I’m not sure what the right word is to describe just that mission’s terribleness, especially considering just how all-encompassing that terribleness actually was.  It was downright farcical.  For a franchise that generally takes itself incredibly seriously (notwithstanding Ezio’s Uncle Mario, as well as everything about Leonardo da Vinci), the Boston Tea Party was a goddamned travesty.

My familiarity with the American Revolution is, admittedly, a bit rusty.  That’s partly why I was so interested in playing AC3 in the first place, though; I was really interested in seeing what these events might have looked like.

Wikipedia describes the Boston Tea Party as “a key event in the in the growth of the American Revolution.”  What the game presented, though, looked more like a frat party stunt gone awry, with just 3 dudes heaving boxes of tea off of a ship (or, at least, trying to heave boxes of tea off a ship – when I tried to do it, I was just as likely to throw a box into another box, or a ship’s mast, or even backwards), and also in a world where “awry” means the violent, acrobatic murdering of 20-30 British soldiers in front of a cheering (though utterly silent) throng of colonists.   And when it was over – when 100 boxes of tea (no more, no less) had been thrown into the murky depths of Boston Harbor, the cutscene that followed basically just showed 3 dudes walking, and the camera was actually drifting off of their faces – it looked like a bad take, frankly.

The whole thing could not have been more anti-climactic, which is the literal opposite of the intended effect, I would think.  I couldn’t believe that such an epic moment of American history could have been treated so sloppily.  And considering that this is but the first such moment I’ve come across, I shudder to think what else this game is going to have me do.  (I’ve already heard terrible things about Paul Revere’s Ride, which certainly doesn’t bode well.)

UPDATE:  not moments after I published this post, Kotaku revealed that Ubisoft is putting out an absolutely massive patch next week that should fix a lot of what’s broken.  That list can be found here, but I must also submit that there’s plenty about the game when it’s working properly that’s still a bit messed up.

weekend recap – AC3, Halo 4, and an iOS GOTY contender

1.  I’ve found a possible contender for iOS game of the year, and it is called CHIP CHAIN (itunes, free).  It’s a fiendishly addictive combination of Triple Town and Drop 7; if either of those games mean anything to you, you will get sucked into Chip Chain immediately.   For the rest of you, here’s the developer’s description:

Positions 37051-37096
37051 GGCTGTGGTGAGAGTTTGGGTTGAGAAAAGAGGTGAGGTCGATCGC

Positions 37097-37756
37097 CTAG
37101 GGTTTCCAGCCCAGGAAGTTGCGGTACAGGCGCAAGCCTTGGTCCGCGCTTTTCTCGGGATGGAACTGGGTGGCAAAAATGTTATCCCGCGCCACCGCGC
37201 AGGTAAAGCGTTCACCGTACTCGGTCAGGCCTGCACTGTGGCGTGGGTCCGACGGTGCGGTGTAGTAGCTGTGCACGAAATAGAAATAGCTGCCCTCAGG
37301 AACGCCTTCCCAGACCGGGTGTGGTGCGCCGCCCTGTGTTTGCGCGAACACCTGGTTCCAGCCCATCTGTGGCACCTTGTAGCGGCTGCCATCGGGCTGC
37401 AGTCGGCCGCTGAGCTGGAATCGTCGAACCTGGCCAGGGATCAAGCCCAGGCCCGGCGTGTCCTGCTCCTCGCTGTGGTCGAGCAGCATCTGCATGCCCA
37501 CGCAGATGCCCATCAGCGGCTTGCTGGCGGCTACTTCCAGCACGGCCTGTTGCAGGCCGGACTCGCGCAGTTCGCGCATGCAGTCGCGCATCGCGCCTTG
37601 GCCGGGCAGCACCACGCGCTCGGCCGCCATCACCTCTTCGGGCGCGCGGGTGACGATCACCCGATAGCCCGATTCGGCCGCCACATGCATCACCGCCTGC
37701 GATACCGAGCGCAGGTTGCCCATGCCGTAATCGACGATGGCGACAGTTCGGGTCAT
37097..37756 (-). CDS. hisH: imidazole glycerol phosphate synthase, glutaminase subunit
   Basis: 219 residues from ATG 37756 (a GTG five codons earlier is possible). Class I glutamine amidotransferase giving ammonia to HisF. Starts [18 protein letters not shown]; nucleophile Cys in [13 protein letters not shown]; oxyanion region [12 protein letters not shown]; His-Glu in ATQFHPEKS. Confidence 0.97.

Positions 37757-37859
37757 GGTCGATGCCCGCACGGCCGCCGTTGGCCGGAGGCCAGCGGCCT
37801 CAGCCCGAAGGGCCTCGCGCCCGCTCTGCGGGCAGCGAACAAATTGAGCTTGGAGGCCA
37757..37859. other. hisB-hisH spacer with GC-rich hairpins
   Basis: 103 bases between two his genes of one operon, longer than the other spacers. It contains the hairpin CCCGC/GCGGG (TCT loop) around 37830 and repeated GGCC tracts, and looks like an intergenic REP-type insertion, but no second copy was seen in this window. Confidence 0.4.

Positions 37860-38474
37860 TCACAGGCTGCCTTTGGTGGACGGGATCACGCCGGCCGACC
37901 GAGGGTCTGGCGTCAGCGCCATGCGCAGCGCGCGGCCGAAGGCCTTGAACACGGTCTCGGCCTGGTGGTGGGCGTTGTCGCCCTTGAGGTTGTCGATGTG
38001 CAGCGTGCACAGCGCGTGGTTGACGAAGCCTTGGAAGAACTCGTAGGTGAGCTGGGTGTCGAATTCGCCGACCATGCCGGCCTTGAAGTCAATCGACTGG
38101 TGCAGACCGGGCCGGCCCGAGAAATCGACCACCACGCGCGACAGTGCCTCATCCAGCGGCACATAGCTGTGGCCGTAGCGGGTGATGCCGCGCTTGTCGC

Place and match 3 or more identical poker chips to earn a more valuable chip, then chain together matches for huge bonuses! Play power-up cards to make combos, extend chains, and maximize your score. The dealer tosses chips to get in your way, but if you play smart and think ahead, you can turn the tables and use them to your advantage. Earn gems to spend on better chips, more powerful cards, bigger hands, gem multipliers, and more!

It’s free, and while there are in-app purchases, they’re certainly not necessary – you earn in-game currency at a pretty steady pace anyway.  The only negative criticism I can offer is that it tends to suck battery life rather quickly; my morning-commute iPhone gaming usually drains from fully charged to around 80%; this morning’s commute drained me all the way down to the low 70s.  Hopefully that will be addressed in a patch.  That aside, I give this my highest recommendation.


2.  I have given up on Need For Speed Most Wanted.  I tried playing a bit more on Friday night, and found myself cursing and ranting and saying things that I really ought to not say out loud, even if I’m in an empty room, yelling at the television.   Understand that it breaks my heart to do this.  Understand that underneath all the frustration and the bullshit and the cheap shots and the magnetized traffic and everything else that makes me seethe with white-hot fury, this is still a Criterion driving game, and as such there are still moments of breath-taking exhilaration to be found.   But there’s SO MUCH BULLSHIT you must endure before you get to those fleeting moments of glory, and I don’t have the time any more to put up with a game that makes me angry.


3.  I don’t know if I’m giving up on Halo 4.  I did the first 2 missions and then put it down, and I haven’t really thought about it much since.   It looks gorgeous, and it still feels like Halo, which is what it’s supposed to do, I guess.  But the truth of the matter is that it only took about 5 minutes before my ongoing issues with shooter fatigue kicked in.   I’m really, really tired of shooting things, especially the Covenant.  I’d still like to try the co-op stuff, I suppose, but even that isn’t all that appealing.  I will say this, though – I tried the SmartGlass app on my iPad, and Halo 4 takes advantage of it in some pretty neat ways.   I suppose if I were really into multiplayer, I’d really get into all its stat-tracking and everything.   It’s certainly not essential, but it’s a nice feature to have if you’re into that sort of thing.